There was a young man on stage who was espousing his personal philosophy that government is not responsible for helping him obtain an education. He insisted he could raise himself up by his own bootstrap. But then the young man had to extend a word of thanks to Mr. Smiley for matching the money the young man was able to raise dollar for dollar. I couldn’t help but think in my mind that it was nice for Mr. Smiley to step up to the plate and help this young man. But I couldn’t help but wonder why the young man felt so compelled to refuse financial assistance from the government. It is not like he doesn’t deserve help. The government has set aside funds for helping a good chunk of the population to obtain a higher education. It is not a handout. It is what we all are entitled to. Black people who go to college are more entitled to apply for grants and other federal aid than Halliburton and General Dynamics are entitled to no bid contracts to rebuild Iraq.

Dick Gregory proved that the years did little to diminish his wit. He confessed that while back stage he had to pull the representative of Wells Fargo, another sponsor, aside and tell him he lost his house back when times were good. Mr. Gregory said that he told his grandson if President George Bush was alive he’d be a sick man. Although he was very funny Mr. Gregory made his opinion of the state of black union plain and clear when he compared it to the white community.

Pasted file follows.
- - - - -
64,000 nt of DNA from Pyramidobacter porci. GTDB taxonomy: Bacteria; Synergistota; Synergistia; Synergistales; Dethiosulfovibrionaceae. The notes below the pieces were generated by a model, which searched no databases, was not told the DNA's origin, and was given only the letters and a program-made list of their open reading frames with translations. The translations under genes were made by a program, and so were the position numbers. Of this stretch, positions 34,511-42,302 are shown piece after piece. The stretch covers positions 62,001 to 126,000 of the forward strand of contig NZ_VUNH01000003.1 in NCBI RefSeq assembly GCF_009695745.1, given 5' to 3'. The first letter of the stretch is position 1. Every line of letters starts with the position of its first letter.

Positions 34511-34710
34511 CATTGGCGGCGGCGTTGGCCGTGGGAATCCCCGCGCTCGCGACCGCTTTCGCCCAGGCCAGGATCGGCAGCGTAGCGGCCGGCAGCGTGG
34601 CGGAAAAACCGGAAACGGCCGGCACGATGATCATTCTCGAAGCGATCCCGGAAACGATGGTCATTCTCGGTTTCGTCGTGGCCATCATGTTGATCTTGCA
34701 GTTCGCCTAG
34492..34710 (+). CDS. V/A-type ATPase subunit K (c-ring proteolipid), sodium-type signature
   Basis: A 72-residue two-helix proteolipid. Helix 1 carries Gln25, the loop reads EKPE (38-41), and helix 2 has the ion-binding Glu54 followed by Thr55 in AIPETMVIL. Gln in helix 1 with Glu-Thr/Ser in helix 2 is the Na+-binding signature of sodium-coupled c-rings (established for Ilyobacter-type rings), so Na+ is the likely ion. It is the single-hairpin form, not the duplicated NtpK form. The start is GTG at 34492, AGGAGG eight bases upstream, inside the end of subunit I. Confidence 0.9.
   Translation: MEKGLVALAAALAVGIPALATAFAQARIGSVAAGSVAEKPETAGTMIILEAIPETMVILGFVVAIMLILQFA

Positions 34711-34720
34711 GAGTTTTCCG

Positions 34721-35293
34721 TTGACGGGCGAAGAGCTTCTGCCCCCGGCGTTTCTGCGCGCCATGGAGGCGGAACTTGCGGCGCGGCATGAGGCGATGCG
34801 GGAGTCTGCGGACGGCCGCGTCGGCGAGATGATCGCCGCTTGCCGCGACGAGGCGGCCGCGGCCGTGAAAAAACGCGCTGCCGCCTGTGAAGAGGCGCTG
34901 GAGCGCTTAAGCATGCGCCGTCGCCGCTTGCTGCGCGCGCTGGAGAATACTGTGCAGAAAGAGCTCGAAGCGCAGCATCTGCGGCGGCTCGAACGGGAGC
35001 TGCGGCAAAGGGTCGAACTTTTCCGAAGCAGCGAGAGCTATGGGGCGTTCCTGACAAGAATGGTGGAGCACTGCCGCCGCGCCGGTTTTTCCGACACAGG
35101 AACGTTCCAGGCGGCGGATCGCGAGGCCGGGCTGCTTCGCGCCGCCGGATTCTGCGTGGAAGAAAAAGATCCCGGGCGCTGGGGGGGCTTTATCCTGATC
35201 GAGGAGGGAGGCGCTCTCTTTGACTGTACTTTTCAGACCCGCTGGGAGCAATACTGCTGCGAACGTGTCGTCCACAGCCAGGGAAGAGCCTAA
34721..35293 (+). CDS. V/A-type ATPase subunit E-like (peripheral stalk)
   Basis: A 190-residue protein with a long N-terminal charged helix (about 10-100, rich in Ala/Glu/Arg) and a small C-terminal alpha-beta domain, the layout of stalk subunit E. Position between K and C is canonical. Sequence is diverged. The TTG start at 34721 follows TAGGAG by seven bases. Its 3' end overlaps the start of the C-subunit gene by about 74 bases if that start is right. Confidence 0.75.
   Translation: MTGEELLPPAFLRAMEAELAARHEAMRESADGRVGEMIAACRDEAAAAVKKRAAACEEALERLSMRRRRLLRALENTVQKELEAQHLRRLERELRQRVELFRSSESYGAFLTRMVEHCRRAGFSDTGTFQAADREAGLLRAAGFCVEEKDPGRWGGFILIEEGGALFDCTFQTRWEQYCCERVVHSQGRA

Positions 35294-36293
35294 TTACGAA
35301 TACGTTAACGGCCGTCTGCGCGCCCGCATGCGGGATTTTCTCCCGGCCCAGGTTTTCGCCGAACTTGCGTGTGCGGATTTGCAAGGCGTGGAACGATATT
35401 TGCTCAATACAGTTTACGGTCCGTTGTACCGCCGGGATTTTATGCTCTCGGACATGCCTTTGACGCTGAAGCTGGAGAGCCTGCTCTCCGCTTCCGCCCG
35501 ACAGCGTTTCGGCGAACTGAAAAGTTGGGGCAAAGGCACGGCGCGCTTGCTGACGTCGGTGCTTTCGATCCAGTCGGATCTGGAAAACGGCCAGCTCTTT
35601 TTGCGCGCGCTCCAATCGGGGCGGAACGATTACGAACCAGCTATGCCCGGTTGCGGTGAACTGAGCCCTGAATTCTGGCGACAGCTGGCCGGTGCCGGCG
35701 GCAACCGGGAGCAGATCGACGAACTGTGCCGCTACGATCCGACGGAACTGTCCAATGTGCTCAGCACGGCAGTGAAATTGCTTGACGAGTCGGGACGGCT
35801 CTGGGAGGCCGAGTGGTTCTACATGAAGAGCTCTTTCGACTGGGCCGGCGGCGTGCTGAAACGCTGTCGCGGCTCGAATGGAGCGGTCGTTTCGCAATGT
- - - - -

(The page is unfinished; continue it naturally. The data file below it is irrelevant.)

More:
I got distracted towards the end. It looked like the guest on stage were trying to kill time waiting for Senator Hillary Clinton to make an appearance. But the baby started getting cranky and he needed a distraction. The decision was made to take the family for a quick drive. We meandered through the city a bit and came back home about ninety minutes later. But the DVR caught part of Ms. Clinton’s presentation. I was taken aback to see so many people in the audience so visibly hostile to her as she spoke. Ms. Clinton and her husband Bill Clinton have made some serious gaffs with the black community and a lot of black people have chosen to take offense for what has been said about Senator Barack Obama and the civil rights icon Doctor Martin Luther King, Jr. I couldn’t help but think that Ms. Clinton was thinking that she may have made another mistake by coming to speak directly to the black community. The representatives from Wal-Mart and McDonald’s were treated with more respect.

The opinions expressed on the stage ran the gamut. There were a number of times I had to applaud from my couch in the solitude of my living room. Other times I had to scratch my head and wonder about what I just heard as one of the guest said something that I personally thought may not have been the most appropriate comment or gesture to make at such an audacious occasion. But all in all I must say that I enjoyed the program. I watched more of C-SPAN in one day than I ever watched since C-SPAN came on line. I’ve developed a better appreciation for some of the guest. Some guest left me wanting. Most guest were at the very top of their black community game. I’m going to have to rewind the recording and do a little analysis bit by bit. There’s a lot more to be said about what was said.

Saturday, June 12, 2010 - Posted by | African Americans, Black Community, Black People, Life, Thoughts